Hello, everybody! Well, first of all, welcome to my house. [Laughter] I have to say that the lawn hasn't looked this good in a while. [Laughter] But I figured—at least Michelle figured—that if company was coming over, we'd better neaten up a little bit. [Laughter]
It is wonderful to be back home. And it is wonderful to be among both old friends and new friends. There are some folks here who have known me since I first got out of law school. And not only did I not have any gray hair—[laughter]—but I think I barely owned a suit, because back then I was working here on the South Side of Chicago in a lot of low-income communities, trying to help folks help themselves. And it was challenging. We had some successes; we probably had more failures. But this place is where I learned about the importance of bringing communities together to solve problems.
And this is also the place that produced my wife. And so although I'm not born and bred South Side of Chicago, I think it's fair to say that I'm now an adopted son of the South Side of Chicago. This is home. And to all the people who are here who helped me along the way, I just want to say it's wonderful to see all of you.
I don't want to give a long speech because I want to save a little time to respond to some questions. But every election, Presidents or candidates will say, "This is the most important election of my lifetime." This is the most important election of my lifetime. [Laughter]
It's more important than 2008 in a lot of ways, because in 2008, there was a sense that although we were entering into the worst financial crisis and economic crisis that we'd seen since the Great Depression, there did still seem to be some overlap between the parties in terms of the things that we need to get done to ensure opportunity for the next generation. My opponent, John McCain, believed in immigration reform, believed in campaign finance reform, believed in climate change. And we might have disagreed in terms of how to solve the problems, but there was a conversation going on, and there were some rough agreement about the facts.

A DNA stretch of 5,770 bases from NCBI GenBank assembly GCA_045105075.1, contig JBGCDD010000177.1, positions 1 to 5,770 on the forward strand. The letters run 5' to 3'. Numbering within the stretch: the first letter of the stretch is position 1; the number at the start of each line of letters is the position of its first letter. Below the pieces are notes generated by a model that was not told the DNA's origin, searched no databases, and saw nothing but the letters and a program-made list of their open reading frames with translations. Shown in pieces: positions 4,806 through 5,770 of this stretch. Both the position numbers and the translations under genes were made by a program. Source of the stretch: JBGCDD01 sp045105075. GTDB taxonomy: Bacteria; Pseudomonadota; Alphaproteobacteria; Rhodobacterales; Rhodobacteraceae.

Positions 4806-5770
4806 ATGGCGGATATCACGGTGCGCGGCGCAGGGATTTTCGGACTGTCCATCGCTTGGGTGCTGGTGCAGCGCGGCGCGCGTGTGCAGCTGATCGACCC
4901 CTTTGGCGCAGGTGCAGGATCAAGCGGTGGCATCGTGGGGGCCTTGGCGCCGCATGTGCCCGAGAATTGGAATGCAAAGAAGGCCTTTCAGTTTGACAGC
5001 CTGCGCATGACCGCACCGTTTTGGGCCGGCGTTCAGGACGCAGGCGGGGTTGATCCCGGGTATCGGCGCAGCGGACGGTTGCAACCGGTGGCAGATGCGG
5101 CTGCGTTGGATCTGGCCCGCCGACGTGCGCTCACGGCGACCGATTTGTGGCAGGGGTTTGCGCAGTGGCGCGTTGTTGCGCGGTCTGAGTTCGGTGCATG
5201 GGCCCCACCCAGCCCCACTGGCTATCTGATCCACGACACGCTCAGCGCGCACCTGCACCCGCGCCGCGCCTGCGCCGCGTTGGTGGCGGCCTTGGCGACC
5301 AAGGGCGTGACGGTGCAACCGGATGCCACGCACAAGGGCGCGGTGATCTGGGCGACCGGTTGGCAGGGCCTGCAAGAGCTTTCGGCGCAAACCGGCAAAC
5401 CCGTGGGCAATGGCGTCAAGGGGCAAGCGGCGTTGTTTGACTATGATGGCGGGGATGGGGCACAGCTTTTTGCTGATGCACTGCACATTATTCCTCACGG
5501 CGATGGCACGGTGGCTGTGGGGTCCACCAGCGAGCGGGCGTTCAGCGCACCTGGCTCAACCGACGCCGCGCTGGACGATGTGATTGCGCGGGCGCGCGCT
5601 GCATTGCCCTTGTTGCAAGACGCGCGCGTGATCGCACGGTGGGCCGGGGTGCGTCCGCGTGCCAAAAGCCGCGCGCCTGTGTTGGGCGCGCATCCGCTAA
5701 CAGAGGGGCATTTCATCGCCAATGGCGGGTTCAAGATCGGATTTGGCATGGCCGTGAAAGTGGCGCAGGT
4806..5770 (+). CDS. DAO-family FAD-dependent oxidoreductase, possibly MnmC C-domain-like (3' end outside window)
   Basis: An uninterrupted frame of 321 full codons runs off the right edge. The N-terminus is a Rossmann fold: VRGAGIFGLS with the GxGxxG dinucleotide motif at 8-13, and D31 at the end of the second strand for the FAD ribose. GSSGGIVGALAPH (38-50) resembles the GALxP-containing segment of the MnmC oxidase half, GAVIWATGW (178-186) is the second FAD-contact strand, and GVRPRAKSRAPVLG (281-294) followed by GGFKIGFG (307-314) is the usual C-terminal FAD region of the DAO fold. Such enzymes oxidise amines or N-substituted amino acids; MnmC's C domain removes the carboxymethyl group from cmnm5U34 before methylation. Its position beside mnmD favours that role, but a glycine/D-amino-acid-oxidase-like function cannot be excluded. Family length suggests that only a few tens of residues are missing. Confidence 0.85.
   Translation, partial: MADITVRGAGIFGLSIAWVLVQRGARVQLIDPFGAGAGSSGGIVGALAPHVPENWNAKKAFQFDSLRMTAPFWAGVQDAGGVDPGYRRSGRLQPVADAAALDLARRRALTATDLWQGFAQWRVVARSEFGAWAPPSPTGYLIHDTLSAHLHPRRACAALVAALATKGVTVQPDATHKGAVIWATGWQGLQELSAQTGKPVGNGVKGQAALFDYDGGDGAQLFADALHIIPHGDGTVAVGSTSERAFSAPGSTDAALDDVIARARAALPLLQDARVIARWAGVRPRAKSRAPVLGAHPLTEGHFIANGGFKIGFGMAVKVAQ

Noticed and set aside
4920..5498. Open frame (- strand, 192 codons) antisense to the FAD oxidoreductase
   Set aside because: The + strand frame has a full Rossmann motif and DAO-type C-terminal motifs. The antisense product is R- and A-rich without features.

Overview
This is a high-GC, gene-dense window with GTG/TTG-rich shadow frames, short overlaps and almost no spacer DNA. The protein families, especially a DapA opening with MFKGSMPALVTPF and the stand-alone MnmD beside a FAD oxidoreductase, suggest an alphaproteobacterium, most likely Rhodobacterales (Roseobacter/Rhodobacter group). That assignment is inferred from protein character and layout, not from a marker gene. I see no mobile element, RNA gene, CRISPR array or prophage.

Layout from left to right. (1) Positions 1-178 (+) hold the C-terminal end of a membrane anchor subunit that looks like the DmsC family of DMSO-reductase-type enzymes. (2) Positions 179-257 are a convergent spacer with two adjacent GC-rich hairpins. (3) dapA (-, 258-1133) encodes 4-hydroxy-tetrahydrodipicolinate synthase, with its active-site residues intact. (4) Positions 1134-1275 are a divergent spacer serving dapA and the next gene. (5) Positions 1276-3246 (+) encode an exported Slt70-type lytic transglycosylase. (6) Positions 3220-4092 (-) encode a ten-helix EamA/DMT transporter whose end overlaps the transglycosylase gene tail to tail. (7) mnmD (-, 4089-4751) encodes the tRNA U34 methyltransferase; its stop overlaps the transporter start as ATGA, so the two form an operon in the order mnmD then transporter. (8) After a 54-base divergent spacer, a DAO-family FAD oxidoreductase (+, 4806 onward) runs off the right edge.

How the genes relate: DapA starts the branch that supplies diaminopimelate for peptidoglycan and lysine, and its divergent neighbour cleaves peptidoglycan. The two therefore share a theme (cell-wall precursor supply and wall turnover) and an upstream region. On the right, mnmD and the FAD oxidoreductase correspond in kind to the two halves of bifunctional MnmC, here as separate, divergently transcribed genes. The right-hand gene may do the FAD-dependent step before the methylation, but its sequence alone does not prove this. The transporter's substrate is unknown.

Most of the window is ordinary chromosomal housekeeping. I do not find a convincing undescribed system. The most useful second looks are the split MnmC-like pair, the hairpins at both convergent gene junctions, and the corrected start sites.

That's not so much the case now. You have a stark choice—as stark as we've seen in a generation at least—between two fundamentally different visions about how we move this country forward.
On the one hand, Mr. Romney, and now his running mate, Paul Ryan, fundamentally believe that if folks at the top are doing well and we eliminate regulations that help on clean air and clean water and help to constrain how an insurance company operates or increased transparency on Wall Street, that somehow prosperity will come roaring back and will trickle down to everybody.
I believe that the way we grow this economy is to make sure that we've got a strong middle class and we continue to have ladders for people to get into the middle class. And that means, even as we control Government spending and we make sure that every taxpayer dollar that does come in is wisely spent, that we're also investing in things like education and making college more affordable, in our infrastructure, in research and development, in an energy policy that frees ourselves from dependence on foreign oil.
And that vision is one that is supported by the record. I mean, this argument is one in which we can actually look at evidence. We tried the approach that the other side is promoting for about a decade, and it resulted in the most sluggish job growth, incomes and wages going down relative to inflation, and culminated in a complete economic disaster.